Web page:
Born near Lakeland, Florida, Pipkin attended Alabama Polytechnic Institute and received a Bachelor of Science degree in Chemical Engineering in 1913 and a Master's in 1915. In 1917 Pipkin enlisted in the US Army  and was assigned work on gas masks. His wartime work was at the General Electric Nela Park laboratory in Cleveland where he remained after the war.
In 1925 Pipkin developed a process for etching the inside of a lamp bulb with acid, using a two-step process so that the lamp would not be excessively weakened. He obtained a patent for this invention, which was assigned to General Electric, but in a later suit for infringement, the patent was held invalid by the United States Supreme Court. In 1947 a silica coating process also invented by Pipkin replaced the etching.
His superiors intended the assignment to make a frosted lightbulb as a practical joke. They believed this to be impossible and in an effort to amuse themselves pulled this prank repeatedly on new employees, only to be astonished when Marvin Pipkin succeeded.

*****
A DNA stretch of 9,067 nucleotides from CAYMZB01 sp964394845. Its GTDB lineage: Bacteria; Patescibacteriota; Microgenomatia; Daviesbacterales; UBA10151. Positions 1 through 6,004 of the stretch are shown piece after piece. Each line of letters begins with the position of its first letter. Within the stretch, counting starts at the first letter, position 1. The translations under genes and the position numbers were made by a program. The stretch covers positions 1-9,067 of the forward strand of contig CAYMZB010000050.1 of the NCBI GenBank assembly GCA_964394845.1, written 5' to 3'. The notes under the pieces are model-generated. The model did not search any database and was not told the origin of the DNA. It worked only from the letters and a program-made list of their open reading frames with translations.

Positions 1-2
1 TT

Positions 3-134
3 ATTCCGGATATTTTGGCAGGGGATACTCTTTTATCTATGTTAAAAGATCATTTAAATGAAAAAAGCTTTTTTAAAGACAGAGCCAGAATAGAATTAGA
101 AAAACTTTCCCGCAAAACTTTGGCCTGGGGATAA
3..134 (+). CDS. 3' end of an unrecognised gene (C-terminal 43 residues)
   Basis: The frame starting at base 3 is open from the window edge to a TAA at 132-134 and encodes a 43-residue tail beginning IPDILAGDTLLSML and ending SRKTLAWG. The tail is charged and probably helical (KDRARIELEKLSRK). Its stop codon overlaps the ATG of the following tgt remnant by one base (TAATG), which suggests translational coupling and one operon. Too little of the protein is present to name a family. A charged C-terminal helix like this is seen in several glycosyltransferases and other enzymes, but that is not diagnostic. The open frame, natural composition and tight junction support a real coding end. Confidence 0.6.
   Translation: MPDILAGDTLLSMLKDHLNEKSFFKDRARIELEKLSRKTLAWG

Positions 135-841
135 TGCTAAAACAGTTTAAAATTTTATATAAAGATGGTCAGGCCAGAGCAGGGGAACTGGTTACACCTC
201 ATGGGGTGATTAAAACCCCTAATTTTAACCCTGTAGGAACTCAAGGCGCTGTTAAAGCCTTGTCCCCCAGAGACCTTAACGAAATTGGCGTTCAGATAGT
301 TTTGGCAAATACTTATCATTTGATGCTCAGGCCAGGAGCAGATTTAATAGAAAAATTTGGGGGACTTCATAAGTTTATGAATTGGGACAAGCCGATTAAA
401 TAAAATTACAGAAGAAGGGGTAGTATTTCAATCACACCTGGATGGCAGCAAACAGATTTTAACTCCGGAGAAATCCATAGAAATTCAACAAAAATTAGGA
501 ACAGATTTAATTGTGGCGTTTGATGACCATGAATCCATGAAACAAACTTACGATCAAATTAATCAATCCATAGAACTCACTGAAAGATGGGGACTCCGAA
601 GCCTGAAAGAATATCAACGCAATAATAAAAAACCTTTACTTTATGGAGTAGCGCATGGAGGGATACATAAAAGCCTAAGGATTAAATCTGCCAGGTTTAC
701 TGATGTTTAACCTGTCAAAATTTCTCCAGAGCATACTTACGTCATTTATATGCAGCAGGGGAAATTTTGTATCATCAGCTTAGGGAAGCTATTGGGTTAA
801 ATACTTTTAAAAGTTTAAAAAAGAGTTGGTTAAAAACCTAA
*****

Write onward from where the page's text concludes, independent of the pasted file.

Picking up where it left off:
Pipkin retired back to Lakeland in 1954, and died of cancer in 1977.
- (U.S. Patent No. 1,687,510) (invalidated in General Electric Co. v. Jewell Incandescent Lamp Co., 326 U.S. 242 (1945))
- (U.S. Patent No. 2,545,896)
- "Archived copy". Archived from the original on May 21, 2011. Retrieved March 21, 2008. Marvin Pipkin's induction card retrieved March 21, 2008
- General Electric Co. v. Jewell Incandescent Lamp Co., 326 U.S. 242 (1945).
- Incandescent Lamps, General Electric Technical Publication TP 110,Nela Park, 1964 page 3
- "Marvin Pipkin". Schenectady Museum. Retrieved September 5, 2016.